This unique book describes a small Gaeltacht area in Munster that remained largely immune to outside influences because of its isolated location and where the Irish language survived amongst a small pocket of people until the mid-twentieth century.
Lovers, fighters, priests, poets, healers, wanderers, landlords, poachers.
People who were happy to till the land.
People who were kind but had all sorts of human foibles.
A cholera epidemic, suicides and a feud that tore apart one family with tragic consequences.
Love and joy and jealousy and death.
These are all here in abundance in this book, an abbreviated version of which was first published in Irish in 1963. This book is the hidden piece in the jigsaw that was rural Ireland in the decades prior to 1950. Not for Ó Maolchathaigh the rosy-tinted spectacles of a glorius past that was Irish and rural and where everyone loved one another. Writing from the "margins" in a language that even fewer people could read than can do today, Ó Maolchathaigh was an astute observer of people and place. His recollections of a "Lost World" are unique and searing in their honesty. His all-seeing eye saw the petty jealousies and hypocrisies of country and village life and he was not afraid to record them. In addition to leaving us with a unique social document, Ó Maolchathaigh was ahead of his time in exploring aspects of rural life considered taboo until recently.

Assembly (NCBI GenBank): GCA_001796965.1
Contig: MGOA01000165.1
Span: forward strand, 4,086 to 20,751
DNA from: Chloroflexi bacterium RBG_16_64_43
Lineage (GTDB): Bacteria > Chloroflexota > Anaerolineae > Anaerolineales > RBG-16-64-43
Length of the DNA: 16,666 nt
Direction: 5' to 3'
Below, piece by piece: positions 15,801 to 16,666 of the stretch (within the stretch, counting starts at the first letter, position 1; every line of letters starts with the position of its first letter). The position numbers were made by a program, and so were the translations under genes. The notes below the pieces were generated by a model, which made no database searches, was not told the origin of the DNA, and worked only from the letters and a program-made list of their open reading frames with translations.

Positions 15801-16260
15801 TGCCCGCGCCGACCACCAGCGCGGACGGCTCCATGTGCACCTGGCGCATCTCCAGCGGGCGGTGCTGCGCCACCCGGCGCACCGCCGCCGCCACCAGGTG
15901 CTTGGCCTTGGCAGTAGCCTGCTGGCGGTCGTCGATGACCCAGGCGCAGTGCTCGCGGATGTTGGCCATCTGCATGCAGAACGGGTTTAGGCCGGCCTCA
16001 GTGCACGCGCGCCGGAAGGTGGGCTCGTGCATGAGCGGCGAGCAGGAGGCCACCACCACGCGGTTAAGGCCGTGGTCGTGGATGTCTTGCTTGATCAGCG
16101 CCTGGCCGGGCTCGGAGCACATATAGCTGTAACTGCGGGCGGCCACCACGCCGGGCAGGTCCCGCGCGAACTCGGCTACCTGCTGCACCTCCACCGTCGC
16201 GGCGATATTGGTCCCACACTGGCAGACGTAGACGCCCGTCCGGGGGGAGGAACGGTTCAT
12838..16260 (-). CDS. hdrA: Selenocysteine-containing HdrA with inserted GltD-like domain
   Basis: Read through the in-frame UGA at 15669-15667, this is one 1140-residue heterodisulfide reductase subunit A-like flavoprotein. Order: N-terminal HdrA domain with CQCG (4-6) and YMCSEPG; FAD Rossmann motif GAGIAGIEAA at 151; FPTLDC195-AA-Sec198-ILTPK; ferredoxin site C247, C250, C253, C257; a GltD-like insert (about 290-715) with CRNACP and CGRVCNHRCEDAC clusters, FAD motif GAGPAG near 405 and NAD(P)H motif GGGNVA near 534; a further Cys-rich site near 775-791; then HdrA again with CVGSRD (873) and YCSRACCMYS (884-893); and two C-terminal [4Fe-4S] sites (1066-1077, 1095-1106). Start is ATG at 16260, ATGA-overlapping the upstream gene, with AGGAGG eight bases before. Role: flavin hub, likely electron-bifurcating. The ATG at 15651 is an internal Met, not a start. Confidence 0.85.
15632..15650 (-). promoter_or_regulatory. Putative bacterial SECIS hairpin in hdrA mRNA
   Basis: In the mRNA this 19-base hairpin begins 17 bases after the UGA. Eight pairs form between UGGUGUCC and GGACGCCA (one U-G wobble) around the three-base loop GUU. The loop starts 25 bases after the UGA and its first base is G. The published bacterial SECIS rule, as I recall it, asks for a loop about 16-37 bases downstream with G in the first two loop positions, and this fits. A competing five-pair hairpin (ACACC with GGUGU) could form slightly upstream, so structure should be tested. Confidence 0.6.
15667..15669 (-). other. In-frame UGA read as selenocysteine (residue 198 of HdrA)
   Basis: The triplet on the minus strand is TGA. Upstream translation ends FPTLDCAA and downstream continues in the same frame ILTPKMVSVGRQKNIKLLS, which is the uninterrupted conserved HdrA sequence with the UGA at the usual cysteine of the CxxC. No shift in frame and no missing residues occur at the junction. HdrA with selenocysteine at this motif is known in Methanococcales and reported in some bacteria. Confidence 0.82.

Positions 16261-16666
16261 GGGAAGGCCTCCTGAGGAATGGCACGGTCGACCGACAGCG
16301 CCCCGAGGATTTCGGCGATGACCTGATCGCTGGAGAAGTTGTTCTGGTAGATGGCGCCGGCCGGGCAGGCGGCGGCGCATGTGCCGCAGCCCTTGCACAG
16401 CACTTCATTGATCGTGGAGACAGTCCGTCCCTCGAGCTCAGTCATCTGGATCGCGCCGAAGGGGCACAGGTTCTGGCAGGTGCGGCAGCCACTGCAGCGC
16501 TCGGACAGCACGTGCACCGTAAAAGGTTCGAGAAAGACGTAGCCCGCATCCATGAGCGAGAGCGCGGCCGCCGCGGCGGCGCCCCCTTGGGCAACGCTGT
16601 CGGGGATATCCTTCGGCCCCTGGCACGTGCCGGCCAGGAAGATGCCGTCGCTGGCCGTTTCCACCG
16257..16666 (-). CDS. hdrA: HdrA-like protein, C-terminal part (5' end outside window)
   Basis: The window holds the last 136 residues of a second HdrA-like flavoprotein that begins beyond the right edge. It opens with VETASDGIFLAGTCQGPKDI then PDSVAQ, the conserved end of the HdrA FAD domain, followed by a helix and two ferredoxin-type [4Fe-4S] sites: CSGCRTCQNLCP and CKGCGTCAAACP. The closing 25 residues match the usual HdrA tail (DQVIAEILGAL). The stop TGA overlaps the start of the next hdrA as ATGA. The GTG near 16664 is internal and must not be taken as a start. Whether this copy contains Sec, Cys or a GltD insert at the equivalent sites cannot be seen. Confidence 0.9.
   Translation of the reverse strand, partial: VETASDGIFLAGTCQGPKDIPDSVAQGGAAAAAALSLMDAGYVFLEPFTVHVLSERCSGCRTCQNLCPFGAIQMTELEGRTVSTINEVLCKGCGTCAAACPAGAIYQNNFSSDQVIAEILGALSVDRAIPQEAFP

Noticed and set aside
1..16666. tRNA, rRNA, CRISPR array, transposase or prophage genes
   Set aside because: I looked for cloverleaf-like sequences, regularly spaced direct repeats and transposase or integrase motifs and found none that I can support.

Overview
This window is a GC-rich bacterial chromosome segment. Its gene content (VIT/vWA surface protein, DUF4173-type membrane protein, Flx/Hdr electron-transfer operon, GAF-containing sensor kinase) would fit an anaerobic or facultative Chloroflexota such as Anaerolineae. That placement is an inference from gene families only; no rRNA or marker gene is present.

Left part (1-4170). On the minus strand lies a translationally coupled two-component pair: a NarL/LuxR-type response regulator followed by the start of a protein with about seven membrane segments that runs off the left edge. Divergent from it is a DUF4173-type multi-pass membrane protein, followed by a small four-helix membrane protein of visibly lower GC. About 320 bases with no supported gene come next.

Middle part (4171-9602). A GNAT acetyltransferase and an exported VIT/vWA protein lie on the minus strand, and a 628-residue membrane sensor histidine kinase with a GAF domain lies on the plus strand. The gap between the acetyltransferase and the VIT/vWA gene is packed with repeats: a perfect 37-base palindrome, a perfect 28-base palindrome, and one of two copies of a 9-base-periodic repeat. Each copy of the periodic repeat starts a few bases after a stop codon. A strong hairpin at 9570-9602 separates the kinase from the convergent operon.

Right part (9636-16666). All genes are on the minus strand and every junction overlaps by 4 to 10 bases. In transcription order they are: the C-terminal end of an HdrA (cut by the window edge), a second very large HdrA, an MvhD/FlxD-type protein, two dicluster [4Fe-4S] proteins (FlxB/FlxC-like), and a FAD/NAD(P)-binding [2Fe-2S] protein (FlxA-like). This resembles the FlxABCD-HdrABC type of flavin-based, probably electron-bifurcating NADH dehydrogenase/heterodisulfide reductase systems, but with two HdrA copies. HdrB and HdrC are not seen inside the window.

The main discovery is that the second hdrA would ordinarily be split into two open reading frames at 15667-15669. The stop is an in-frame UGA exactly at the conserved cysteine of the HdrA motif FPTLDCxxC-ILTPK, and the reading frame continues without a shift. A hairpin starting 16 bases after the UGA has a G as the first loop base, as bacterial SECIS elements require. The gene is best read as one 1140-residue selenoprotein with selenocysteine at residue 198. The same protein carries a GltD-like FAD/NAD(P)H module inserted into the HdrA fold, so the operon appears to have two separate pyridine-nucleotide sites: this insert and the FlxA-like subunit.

Translated from the Irish by Mícheál Ó hAodha